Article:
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Quality Assurance of Educational Interpreters

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Quality Assurance of Educational Interpreters

Minnesota's educational interpreting law was passed in 1994. It took close to ten years for it to be fully implemented. If the goal of the law was to get certified interpreters into the classroom, it has been a success. When the bill first passed, there were only four certified interpreters working in educational settings; now there are over 300.

What is current law (external link) in Minnesota? Currently ACCI/NAD and RID national certifications (external link) are accepted by the state as proof of qualifications to interpret effectively. In order to work in a school district, a pre-certified interpreter has two years to obtain certification after s/he graduates from an Interpreter Training Program (ITP). The school district assists by providing a mentor who works with the provisional interpreter. Together, they develop an educational plan that will help the provisional interpreter to become certified within the two year time frame. A one time extension is included in the law. This one time extension gives more time to the interpreter to become certified due to extraordinary circumstances.

What's happening on a national level?
The Educational Interpreter Performance Assessment (EIPA) has been developed to evaluate the interpreting skills of interpreters working with deaf children. The Registry of Interpreters for the Deaf (RID) recognized the EIPA test as a psychometrically valid and reliable test and entered into partnership with the EIPA in 2005. RID is moving towards acceptance of those educational interpreters who pass the EIPA at a level that is in keeping with the measurement levels of their current tests.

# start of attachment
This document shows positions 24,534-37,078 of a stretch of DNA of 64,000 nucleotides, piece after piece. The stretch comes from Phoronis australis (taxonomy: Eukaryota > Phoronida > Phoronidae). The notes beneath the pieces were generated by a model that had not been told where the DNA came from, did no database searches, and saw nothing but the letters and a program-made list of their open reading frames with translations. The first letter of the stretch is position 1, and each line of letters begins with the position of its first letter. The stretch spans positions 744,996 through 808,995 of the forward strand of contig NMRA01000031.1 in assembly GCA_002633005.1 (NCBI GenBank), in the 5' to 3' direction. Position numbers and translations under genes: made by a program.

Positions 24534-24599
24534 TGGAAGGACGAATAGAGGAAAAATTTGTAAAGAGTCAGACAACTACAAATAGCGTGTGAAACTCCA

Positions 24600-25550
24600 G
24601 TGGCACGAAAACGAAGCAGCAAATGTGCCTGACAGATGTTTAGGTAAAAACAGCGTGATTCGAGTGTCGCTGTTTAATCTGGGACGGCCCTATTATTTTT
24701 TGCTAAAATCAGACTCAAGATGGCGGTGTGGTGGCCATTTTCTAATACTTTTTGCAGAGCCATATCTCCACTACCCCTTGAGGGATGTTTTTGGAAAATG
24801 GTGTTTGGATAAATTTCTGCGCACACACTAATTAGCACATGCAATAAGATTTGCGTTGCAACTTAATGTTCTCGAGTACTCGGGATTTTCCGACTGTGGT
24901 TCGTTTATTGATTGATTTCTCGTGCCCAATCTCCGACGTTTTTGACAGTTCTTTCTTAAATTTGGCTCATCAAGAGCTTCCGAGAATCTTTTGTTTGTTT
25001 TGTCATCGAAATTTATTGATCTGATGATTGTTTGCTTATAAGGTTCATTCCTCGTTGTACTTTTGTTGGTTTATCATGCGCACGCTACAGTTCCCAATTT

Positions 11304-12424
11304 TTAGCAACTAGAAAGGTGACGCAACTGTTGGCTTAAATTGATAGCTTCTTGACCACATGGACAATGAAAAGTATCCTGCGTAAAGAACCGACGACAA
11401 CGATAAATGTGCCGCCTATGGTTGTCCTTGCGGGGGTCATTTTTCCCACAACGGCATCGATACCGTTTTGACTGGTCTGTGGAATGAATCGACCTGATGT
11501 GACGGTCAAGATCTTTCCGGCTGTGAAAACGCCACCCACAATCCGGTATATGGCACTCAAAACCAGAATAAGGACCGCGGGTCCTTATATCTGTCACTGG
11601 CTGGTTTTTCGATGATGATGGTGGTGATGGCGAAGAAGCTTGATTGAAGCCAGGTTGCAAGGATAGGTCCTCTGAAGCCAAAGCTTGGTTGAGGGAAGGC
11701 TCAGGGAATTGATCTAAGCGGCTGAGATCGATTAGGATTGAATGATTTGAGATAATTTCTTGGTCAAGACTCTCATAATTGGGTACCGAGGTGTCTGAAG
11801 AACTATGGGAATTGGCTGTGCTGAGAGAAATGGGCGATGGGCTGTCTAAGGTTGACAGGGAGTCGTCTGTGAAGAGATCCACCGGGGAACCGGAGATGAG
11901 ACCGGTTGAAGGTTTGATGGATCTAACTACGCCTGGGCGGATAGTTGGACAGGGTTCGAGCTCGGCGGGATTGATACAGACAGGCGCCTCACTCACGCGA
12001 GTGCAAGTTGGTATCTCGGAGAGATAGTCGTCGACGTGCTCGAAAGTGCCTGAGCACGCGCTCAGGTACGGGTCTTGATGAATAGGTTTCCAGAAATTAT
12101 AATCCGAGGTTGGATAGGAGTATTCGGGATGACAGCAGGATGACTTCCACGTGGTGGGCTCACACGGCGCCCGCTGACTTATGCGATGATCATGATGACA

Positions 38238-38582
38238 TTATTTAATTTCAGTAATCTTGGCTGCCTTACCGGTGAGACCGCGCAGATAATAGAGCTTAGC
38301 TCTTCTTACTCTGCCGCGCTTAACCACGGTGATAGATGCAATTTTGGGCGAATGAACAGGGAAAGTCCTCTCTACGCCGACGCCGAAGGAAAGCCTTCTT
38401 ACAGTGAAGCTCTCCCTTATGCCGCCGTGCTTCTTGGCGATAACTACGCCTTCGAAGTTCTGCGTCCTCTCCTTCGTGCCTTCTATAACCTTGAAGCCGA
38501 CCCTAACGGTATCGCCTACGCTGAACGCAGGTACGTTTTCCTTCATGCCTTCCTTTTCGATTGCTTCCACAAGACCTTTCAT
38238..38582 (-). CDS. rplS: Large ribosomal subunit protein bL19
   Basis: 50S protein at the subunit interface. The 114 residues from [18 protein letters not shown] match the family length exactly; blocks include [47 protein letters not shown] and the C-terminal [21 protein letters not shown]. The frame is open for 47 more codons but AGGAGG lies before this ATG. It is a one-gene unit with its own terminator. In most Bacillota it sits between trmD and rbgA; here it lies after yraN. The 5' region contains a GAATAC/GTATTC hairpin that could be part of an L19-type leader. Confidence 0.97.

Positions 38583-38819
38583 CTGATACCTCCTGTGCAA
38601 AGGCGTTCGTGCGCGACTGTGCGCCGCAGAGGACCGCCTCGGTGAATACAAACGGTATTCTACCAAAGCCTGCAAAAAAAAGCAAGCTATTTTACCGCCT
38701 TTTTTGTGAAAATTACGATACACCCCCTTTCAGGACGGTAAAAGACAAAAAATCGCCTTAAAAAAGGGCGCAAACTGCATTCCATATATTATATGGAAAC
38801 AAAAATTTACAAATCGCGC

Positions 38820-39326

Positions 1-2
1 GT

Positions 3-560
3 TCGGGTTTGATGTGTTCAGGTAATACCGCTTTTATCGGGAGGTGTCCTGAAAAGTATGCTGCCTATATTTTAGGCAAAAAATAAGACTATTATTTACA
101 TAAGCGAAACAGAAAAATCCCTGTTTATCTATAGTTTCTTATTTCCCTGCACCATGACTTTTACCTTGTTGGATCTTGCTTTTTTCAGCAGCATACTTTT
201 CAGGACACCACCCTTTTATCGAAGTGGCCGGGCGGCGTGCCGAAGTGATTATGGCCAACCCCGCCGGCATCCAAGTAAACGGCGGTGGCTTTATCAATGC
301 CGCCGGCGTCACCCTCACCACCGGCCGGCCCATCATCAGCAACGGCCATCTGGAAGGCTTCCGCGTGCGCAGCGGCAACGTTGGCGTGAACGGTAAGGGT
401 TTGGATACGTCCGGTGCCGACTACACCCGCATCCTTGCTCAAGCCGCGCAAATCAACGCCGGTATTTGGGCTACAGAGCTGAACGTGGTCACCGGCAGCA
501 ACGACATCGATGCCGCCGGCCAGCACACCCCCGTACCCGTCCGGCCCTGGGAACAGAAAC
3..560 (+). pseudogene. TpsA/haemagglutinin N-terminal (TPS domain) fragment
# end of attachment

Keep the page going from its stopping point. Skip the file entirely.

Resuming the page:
Past and present national certification exams measure interpreting skills for sign language interpreters. As the EIPA is accepted by the RID, it is now accepted in Minnesota. More information about the EIPA can be found at Classroom Interpreting (external link). Find test dates at Classroom Interpreting Testing Centers (external link). The EIPA Application (external link) is also available for your convenience.

What MNCDHH is doing

The MNCDHH Education Committee has been discussing the EIPA for years. In 2003, Brenda Schick, co-creator of the EIPA presented information to interpreters, administrators, teachers and members of the Deaf community at the invitation of MNCDHH and the Minnesota Department of Education. MNCDHH has been meeting with the Minnesota Administrators for Special Education and the Minnesota Department of Education to discuss whether the EIPA should be accepted by Minnesota as a test for educational interpreters.

On May 19, 2015, Brenda Cassellius, Ed.D, the Commissioner from the Minnesota Department of Education, released a memo explaining that there are performance issues experienced by provisionally certified interpreters who have not yet met the 4.0 score standard. Due to a high demand for educational interpreters and to secure more time to assist educational interpreters with improving their skills, the Commissioner is temporarily accepting a 3.5-3.9 EIPA score while the candidates continue to improve to the 4.0 standard.

Questions that MNCDHH is discussing:

  1. Should we continue to accept national certifications for educational interpreters?
  2. Should we use the EIPA exclusively and grandfather/grandmother in nationally certified interpreters?
  3. Now that EIPA has been accepted by RID, should interpreter training programs start teaching a separate adult track that would lead to national certification and one that is specifically designed for children and teens that would lead to EIPA certification?

We (MNCDHH) are in the process of taking a position: help us to decide.
Contact us and share your opinion. Please let us know if you are a student, administrator, interpreter, educational interpreter, academician, or member of the community (deaf, hard of hearing, deafblind, hearing) or any combination. Thanks!


The following websites have resources for interpreters including test preparation, CEU/skill development opportunities, loan materials, etc.

National Registry of Interpreters for the Deaf (external link)
Minnesota Registry of Interpreters for the Deaf (external link)
Minnesota Department of Human Services (external link)
CATIE Center (external link)

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